There is an old Russian saying that drinking beer without vodka is like throwing your money to the wind.  When it comes to restoring vintage hifi, this translates as: make sure your unit is in great cosmetic shape before investing in a bunch of new capacitors.  Replacing caps and transistors are as important as enjoying a tall crisp beer after a hard day of work, but if the tuner glass is cracked, your good intentions and cash are about to fly out the window. 

Last month our friend Mike rolled into Gig Harbor Audio carrying a bubble wrapped HH Scott 357 solid state receiver.  This receiver was a great example of a unit in excellent cosmetic shape, like it had just been removed from Don Draper’s Manhattan office.  Mike’s father had played it gently over 25 years until moving it to storage in a dry, clean box for another 2 decades.

The HH Scott 357 is a compact, smart-looking receiver with an FM display that turns from green to warm red when the station locks in!  Unlike the rat’s nest of wires hiding in an earlier HH Scott 222 tube integrated, the 357 is a neat and tidy 25 wpc receiver with a punch.  Mike was willing to sink in some cash to get it sounding close to what it did when his dad purchased it in 1971.  This unit was special because Mike had spent his wonder years enjoying it with his dad, and since it was in great cosmetic shape, he could probably get his money out of it if he had to.  Now he can pour a couple icy shots of Grey Goose.

Restored, this mini powerhouse came in at $275 and with all new caps.  Our goal with recapping is to get as close as possible to what something sounded like when it first came out within reason.  We don’t hot rod units but instead restore them as best we can to deliver: happiness.  On this 357 we overhauled the power supply and changed all power supply caps, recapped the tone board and tuner using Nichicon capacitors, re-lamped and cleaned the display, and cleaned all controls and switches with contact cleaner and DeOx-It.   

Before giving a unit back to a customer we break it in for at least 4-5 days.  There are parts in a restored unit, like Mike’s 357, that were not replaced because we considered them still good. These parts have not experienced a signal passing through them for 25 years and need to get a thorough stress test.  Plus the new parts need to break in.  Imagine a pair of shoes.  They aren’t comfy until they contour to one’s feet over 1-2 weeks.  Capacitors, speaker drivers, and even turntable cartridges are the same.  They break in over periods of months, even years. 

This brings up some of the choices of a tech.  Recap every single section in the unit?  What if the phono-stage still sounds quite nice and strong?  If you recap it you might gain 20 more years of play, but you’ll lose the benefit of break-in courtesy of 25 years ofMantovani and Martin Denny LPs.  We shoot for the best bang for the buck to enjoy a unit again. 

This success story of Mike’s HH Scott 357 is in contrast to the many people who bring in similar units and ask why they should pay $275 to restore a receiver that they picked up at a thrift-shop for 25 bucks.  Great question.  If the unit holds no sentimental value of evenings with Mom and Dad, then the receiver might just not be that into you.  A good tech will lay out what you’re getting into.  A good tech will dissuade you from dropping a chunk of change into a unit that will be hard to re-sell.  And the best tech will try his or her utmost to give you the context of a piece no matter what you paid for it and hopefully help you understand and give the proper respect to a piece of audio history no matter what shape it is in.  Amplifiers and receivers found on the shelves of thrift stores, relative’s attics, and estate sales are pieces of art, and before the world of 24 hour Twitter feeds, FM tuners were portals from the outside world into a family’s living room.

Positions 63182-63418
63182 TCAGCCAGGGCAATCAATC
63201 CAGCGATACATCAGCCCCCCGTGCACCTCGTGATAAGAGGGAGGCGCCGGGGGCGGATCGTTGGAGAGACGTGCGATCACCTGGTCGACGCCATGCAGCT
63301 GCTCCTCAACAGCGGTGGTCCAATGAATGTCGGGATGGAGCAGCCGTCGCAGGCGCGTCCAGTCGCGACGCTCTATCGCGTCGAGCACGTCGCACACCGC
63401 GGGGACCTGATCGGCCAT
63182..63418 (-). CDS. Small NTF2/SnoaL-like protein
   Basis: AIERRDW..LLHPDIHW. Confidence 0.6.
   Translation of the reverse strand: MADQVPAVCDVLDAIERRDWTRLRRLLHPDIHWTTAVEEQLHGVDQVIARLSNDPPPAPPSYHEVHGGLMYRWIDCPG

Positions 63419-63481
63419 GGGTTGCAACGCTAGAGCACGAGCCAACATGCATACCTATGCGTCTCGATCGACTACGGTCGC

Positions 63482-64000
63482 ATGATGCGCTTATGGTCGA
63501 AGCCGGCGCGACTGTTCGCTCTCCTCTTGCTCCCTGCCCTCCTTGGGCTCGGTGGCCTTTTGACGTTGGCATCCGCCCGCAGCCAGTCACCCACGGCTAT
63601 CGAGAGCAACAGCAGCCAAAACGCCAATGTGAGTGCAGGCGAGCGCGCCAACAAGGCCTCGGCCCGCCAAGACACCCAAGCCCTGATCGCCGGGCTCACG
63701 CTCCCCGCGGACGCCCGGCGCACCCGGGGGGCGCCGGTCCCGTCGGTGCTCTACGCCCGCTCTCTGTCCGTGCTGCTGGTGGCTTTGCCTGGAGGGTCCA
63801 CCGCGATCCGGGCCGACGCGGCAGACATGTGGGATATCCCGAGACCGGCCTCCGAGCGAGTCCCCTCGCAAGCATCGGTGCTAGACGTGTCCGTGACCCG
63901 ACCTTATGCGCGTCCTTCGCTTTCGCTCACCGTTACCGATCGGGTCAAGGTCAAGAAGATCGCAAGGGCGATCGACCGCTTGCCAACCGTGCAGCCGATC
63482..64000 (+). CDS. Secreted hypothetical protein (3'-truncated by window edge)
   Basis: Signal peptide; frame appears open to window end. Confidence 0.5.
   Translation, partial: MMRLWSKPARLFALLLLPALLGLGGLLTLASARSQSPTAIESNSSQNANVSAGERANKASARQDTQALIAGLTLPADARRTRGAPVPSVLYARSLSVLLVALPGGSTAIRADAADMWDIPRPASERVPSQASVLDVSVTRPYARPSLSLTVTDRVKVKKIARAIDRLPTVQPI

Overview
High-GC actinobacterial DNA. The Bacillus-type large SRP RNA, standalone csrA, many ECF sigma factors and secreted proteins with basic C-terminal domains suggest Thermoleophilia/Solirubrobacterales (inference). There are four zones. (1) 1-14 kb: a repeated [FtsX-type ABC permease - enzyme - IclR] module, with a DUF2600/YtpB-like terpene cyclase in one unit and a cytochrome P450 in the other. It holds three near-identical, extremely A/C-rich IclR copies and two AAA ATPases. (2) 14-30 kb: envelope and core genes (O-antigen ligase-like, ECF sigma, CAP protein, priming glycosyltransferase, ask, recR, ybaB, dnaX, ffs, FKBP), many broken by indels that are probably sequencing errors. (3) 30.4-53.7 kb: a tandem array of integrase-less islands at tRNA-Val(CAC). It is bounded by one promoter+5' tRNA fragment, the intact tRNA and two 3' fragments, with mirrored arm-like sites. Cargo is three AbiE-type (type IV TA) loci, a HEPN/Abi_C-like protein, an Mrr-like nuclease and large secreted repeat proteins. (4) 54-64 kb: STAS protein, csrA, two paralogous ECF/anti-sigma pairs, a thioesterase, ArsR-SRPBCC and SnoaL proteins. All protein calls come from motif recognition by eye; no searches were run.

This Scott 357 receiver now resides safe at Mike’s home.  His Acoustic Research EB-101 turntable is plugged into the moving magnet Phono input.  Simple tinned speaker wire goes from the receiver to his Klipsch 1.5 speakers which are actually on a bookshelf between Hemingway and Salinger.  He uses the warm metal knob to go between Mozart on 98.1 FM and the new Denon DL110 stylus hovering above his turntable platter. A simple, stylish set-up that allows Patsy Cline to come to life.  Now he can pour whatever drink he pleases, even if it is just a nice cup of Earl Grey.  -Written by GHA

The Art of Making a Mix Tape

We just finished making a mix tape at Gig Harbor Audio.  That’s right: an analog tape of our favorite songs.  Tape is a great format for arranging a song-list, and we’ll get to all the reasons later.  For now though, the Trader Vic's Macadamia Nut liquer is within arm’s reach on a mahogany table at Gig Harbor Audio.  Let’s push play.  The 10.5 inch black master reels on the Akai GX-625 reel to reel cast spinning shadows onto the shag rug.  The first notes of Enoch Light’s Persuasive Percussion bounce from the left speaker to the right on the Harbeth Compact 7-ES3s, powered by a 100 watt per channel Exposure 3010-2SD integrated.  The transition from Black Mambo by Glass Animals which was recorded from vinyl to the Tidal music service selection of Siouxsie and the Banshees’ The Passenger is dead quiet.  The last song that fits on the second side is the 2013 vinyl release of Steve Albini’s uncompromising recording of Nirvana: “come back as fire and burn all the liars, leave a blanket of ash on the ground…”   Forty-two artists become one piece of art that we call a mix tape.